One of the number of issues Pope Francis has brought to the forefront of discussion is “Clericalism.” It is a buzz-word for many because it primarily attacks an attitude within the leadership of the Church. Now as a leader within the Church I must say that since I’ve been ordained I’ve become more and more accustom to how people liberally criticize their leaders at the drop of a hat. If they have the wrong expression on their face, they are a bad, evil vile priest. If they don’t smile and say hello to one particular parishioner out of the 300 that are present for mass it’s because, “they hate me.”
If I were to define clericalism simply I’d say it is simply a man ordained who seeks to be served by others rather than to serve. I think every single good-hearted Catholic will agree that this is scandalous, as the priest is chiefly to represent Christ who did not come to be served, but to serve. And the priest who is Christ’s representative (sacramentally), ought to imitate the same virtues lest he give people a false image of who Jesus truly is.
As a result of this definition we must begin to examine Pope Francis’ thinking. One of his first criticisms around Clericalism was pertaining to the laity. He called it the “clericalization of the laity,” whereby the priests have infected the lay-people with their own sickness. That is to say that the laity began to take on the roles and identity of the priest and the line between the laity and the priesthood become blurred unnecessarily. Liturgical roles were extended to the laity after Vatican II, and this was approved and promoted by Vatican II. But as always, an exaggerated sense of importance was added to this new feet when it was explained as if, “You didn’t have dignity before, but now you do, because you can be an extra-ordinary ministry of Holy Communion.”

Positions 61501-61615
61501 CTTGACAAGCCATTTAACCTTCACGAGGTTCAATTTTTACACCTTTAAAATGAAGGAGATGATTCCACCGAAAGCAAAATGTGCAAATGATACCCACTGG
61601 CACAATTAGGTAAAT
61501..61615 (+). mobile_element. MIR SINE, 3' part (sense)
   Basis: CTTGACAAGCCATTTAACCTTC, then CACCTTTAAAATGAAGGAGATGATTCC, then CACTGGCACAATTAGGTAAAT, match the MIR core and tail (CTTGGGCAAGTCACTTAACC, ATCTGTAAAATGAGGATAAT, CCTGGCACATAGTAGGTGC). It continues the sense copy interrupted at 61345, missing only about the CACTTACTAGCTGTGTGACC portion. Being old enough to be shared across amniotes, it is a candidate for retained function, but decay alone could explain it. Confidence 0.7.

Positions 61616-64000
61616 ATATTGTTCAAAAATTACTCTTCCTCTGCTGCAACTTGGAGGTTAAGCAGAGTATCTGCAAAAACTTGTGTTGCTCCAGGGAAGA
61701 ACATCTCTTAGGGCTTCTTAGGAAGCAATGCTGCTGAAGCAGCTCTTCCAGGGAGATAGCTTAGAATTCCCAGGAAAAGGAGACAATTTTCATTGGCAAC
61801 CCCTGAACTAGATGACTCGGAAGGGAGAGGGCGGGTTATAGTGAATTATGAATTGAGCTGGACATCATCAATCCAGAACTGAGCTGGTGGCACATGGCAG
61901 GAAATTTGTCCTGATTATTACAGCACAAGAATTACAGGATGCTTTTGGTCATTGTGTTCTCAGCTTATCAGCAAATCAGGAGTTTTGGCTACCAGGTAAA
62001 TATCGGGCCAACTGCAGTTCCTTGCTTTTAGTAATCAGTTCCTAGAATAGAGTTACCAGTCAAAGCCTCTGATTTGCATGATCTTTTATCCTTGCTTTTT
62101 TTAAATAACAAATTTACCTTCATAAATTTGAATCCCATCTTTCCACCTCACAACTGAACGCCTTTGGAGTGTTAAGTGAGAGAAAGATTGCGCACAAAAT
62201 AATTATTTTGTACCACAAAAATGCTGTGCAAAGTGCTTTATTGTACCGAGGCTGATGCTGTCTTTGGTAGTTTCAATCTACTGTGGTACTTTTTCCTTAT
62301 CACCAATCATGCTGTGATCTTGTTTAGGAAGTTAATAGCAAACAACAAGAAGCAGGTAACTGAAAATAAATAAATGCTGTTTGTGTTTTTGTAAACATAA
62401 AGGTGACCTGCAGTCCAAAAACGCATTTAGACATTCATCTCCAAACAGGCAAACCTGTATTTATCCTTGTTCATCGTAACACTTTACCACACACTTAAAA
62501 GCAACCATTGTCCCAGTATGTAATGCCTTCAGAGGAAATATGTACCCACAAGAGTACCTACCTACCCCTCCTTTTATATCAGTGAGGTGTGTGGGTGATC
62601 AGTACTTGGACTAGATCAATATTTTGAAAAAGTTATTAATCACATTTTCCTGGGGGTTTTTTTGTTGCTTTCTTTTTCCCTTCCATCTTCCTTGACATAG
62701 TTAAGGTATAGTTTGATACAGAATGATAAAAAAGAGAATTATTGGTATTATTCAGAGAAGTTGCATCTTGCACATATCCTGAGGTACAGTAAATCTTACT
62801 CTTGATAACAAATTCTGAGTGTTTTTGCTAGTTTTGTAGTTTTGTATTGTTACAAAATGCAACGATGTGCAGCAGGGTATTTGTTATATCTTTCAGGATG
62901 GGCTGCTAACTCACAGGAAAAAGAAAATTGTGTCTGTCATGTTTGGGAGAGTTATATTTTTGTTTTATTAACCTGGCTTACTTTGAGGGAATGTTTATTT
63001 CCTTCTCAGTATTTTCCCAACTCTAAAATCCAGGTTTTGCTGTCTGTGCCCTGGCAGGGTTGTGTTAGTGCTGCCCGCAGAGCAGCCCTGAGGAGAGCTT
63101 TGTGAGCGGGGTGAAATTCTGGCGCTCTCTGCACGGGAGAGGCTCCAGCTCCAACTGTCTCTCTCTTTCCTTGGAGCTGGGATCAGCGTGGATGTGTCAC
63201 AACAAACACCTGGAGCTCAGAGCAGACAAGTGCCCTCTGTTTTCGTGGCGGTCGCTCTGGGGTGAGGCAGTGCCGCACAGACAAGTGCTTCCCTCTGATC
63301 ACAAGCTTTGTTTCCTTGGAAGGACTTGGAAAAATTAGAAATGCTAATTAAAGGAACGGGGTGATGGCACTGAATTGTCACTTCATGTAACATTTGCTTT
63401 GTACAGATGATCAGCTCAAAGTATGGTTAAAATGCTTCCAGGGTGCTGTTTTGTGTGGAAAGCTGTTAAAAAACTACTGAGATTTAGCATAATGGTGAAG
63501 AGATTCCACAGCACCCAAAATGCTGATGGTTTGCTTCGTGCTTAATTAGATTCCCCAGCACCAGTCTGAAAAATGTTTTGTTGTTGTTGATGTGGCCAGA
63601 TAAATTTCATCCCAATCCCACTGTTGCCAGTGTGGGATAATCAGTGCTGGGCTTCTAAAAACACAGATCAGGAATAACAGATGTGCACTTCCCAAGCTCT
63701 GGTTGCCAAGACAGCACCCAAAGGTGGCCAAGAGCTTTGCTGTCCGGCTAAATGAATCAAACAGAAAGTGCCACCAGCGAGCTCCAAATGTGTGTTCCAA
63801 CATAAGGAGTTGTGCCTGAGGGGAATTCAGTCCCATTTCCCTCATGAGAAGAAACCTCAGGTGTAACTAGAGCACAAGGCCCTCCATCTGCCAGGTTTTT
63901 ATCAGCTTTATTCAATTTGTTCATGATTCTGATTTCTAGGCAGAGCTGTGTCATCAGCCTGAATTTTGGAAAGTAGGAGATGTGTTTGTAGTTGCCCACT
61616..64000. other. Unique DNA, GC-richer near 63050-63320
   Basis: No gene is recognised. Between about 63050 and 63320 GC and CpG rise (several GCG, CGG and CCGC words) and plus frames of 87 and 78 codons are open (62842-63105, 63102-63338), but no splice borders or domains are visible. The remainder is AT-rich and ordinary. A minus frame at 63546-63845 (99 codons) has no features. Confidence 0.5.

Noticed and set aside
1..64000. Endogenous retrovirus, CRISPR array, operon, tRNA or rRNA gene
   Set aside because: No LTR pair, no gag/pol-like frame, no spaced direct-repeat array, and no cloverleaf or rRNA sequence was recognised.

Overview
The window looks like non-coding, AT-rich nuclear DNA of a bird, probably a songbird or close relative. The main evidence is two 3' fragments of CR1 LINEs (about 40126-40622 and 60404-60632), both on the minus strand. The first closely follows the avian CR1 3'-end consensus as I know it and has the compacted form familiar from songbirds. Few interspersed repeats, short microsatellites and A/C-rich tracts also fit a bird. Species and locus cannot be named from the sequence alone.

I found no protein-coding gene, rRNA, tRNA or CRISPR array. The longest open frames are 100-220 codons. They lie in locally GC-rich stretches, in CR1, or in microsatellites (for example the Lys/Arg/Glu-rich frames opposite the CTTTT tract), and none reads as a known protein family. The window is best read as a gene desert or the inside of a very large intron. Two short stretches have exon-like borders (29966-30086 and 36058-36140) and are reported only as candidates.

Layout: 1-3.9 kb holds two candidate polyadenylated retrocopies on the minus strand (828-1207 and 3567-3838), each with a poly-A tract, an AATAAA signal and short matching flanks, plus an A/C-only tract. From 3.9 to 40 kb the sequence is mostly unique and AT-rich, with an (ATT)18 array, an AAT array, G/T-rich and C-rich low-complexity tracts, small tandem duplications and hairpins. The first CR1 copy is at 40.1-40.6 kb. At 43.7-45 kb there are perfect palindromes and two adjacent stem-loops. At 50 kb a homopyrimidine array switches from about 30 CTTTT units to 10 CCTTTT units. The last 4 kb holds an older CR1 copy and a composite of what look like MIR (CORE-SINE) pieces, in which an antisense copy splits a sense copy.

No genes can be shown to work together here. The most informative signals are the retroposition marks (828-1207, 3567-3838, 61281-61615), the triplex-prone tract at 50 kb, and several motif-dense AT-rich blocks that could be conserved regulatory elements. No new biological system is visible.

The Pope (Francis) hoped to stress that the laity should not find their identity in some liturgical function of the liturgy, but rather find their identity in the liturgy of the world, where their true pulpit is found and discovered. The majority of Catholic faithful today do not believe that they have a particular role to play in the promulgation of the Gospel. But they do, and it is incredibly important. They are called to proclaim the Gospel in the political sphere, to become politicians who proclaim the name of Jesus. They are called to evangelize the work-place, be it the coffee shops, schools, factories, and so on. They are to “make a mess” in the world by Christifying every place and corner of civilization. But it is all too easy to consider a job well-done in the “evangelization” when we merely read during Sunday mass and then go home feeling as if our obligation to pass on the faith is complete.